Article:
What is HPV ?

Human Papilloma Virus (HPV) is the name for a group of viruses that affect your skin and moist membranes lining your body.

Examples of this include your:

  • Cervix
  • Anus
  • Mouth and throat

Human papillomavirus (HPV) is an extremely common virus. At some point in our lives most of us will catch the virus. Worldwide, HPV is the most widespread of all sexually transmitted viruses; four out of five (80%) of the world's population will contract some type of the virus once in their life. If you catch HPV, in the majority of cases the body's immune system will clear or get rid of the virus without the need for further treatment. In fact, you may not even know that you had contracted the virus.

There are over 100 identified types of HPV and each different type has been assigned a specific number. HPV infects the skin and mucosa and different types affect different parts of the body, causing lesions. The majority of HPV types infect the skin on external areas of the body, including the hands and feet. For example, HPV types 1 and 2 cause verrucas on the feet.

Around 40 of the HPV types affect the genital areas of men and women, including the skin of the penis, vulva (area outside the vagina), anus, and the linings of the vagina, cervix and rectum. Around 20 of these types are thought to be associated with the development of cancer. The World Health Organization (WHO) International Association for Research on Cancer (IARC) defines 13 of these 20 types as oncogenic (cancer causing). This means there is direct evidence that they are associated with the development of cervical cancer and are considered high risk. These high-risk types of HPV are HPV 16, 18, 31, 33, 35, 39, 45, 51, 52, 56, 58, 59 and 68 . A person infected with a high-risk genital HPV will show no symptoms, so they may never even know they have it.

In addition, there are nine HPV types that may also be associated with the development of cervical cancer, these are HPV 26, 53, 64, 65, 66, 67, 69, 70, 73 and 82. However, there is currently not enough evidence to indicate that these are high-risk types for cervical cancer.

The remaining genital HPV types have been designated low risk as they do not cause cervical cancer but they can cause other problems, such as genital warts.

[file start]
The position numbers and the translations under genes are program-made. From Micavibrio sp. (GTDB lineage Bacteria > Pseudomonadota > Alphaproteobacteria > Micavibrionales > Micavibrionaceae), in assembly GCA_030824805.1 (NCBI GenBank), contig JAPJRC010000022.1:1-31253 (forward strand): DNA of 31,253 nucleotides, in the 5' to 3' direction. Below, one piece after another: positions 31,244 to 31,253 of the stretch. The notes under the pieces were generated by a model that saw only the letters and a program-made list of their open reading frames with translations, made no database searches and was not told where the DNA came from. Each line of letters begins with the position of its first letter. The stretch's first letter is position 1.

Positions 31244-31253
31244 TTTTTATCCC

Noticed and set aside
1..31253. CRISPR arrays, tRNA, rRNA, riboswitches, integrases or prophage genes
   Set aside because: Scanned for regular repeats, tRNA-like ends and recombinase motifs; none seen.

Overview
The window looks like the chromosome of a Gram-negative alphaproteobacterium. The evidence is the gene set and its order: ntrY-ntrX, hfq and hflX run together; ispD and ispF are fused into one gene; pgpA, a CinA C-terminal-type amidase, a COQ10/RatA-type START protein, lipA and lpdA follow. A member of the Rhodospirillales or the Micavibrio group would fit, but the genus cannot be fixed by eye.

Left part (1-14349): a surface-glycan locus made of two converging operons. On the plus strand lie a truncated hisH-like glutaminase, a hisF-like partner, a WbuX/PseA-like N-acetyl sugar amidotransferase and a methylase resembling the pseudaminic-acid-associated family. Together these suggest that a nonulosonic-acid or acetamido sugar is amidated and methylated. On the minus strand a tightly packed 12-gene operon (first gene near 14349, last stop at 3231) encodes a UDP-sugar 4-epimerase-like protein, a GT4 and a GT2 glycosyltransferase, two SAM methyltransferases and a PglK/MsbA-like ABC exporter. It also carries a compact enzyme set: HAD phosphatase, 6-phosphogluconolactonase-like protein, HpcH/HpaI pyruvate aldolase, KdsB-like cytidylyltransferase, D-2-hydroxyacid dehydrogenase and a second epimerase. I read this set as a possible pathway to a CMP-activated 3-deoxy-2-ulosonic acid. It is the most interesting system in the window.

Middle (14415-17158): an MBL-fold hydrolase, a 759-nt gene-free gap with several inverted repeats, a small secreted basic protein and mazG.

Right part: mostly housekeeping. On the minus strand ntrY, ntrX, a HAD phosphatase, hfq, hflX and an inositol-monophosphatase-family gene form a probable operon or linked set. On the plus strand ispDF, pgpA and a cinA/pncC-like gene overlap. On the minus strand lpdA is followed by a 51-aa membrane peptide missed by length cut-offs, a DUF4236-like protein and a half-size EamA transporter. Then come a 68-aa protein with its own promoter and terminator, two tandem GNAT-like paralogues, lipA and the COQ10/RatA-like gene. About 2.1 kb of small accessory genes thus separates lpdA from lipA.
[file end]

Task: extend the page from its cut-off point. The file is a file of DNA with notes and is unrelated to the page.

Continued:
How did I get HPV ?

Anybody who has ever been sexually active is at risk of contracting HPV. Genital HPV is transmitted primarily by skin-to-skin contact, including genital-to-genital contact, vaginal and anal intercourse, and oral sex. The time from exposure to the virus to the development of warts or cervical disease is highly variable and the virus can remain dormant in some people for long periods of time. Often it is not possible to determine exactly when or from whom the infection originated.

High-risk HPV infections are very common and infected individuals will have no symptoms; therefore, it is very difficult to tell whether an individual is infected. There is no treatment for a high-risk HPV infection; usually the body’s own immune system will clear the infection.

Practising safe sex through the use of condoms can help reduce the risk of being infected with HPV, but it will not completely eradicate the risk as HPV lives on the skin in and around the whole genital area.

  • HPV is a very common virus. Up to 80% of people will be infected with a genital HPV infection at some time during their lives.
  • Your first sexual experience puts you at risk of infection.
  • You are still at risk of contracting HPV even if you do not have penetrative sex as the virus is transmitted through genital skin-to-skin contact.
  • Infection with HPV does NOT imply either infidelity or promiscuity.
  • If you get high-risk HPV you will not require treatment nor will your partner. However, if your cervical screening test detects abnormal cells and high-risk HPV you may be sent for further examination.
  • A strong immune system can help your body to clear an HPV infection.
  • Smoking can make it harder for the body to clear HPV.
  • It can take 12–18 months to clear a high-risk HPV infection.
  • An HPV infection can persist in the body without causing any problems for many years.

What can HPV do??

Infection with some types of genital HPV can cause:

  • genital warts - which is the second most common sexually transmitted infection (STI) in England
  • abnormal tissue growth and other changes to cells within your cervix-which can sometimes lead to cervical cancer

Girls aged 12-13 are offered a vaccination against HPV to help protect them against types of HPV that can cause cervical cancer. Women aged 25-64 are offered cervical screening to check for abnormal cells in the cervix.

Other types of HPV infection can cause minor problems, such as common skin warts and verrucas.

Can genital HPV be prevented??

Using condoms can reduce your risk of getting a genital human papilloma virus (HPV) infection. You can also be vaccinated against some types of HPV.

Using a condom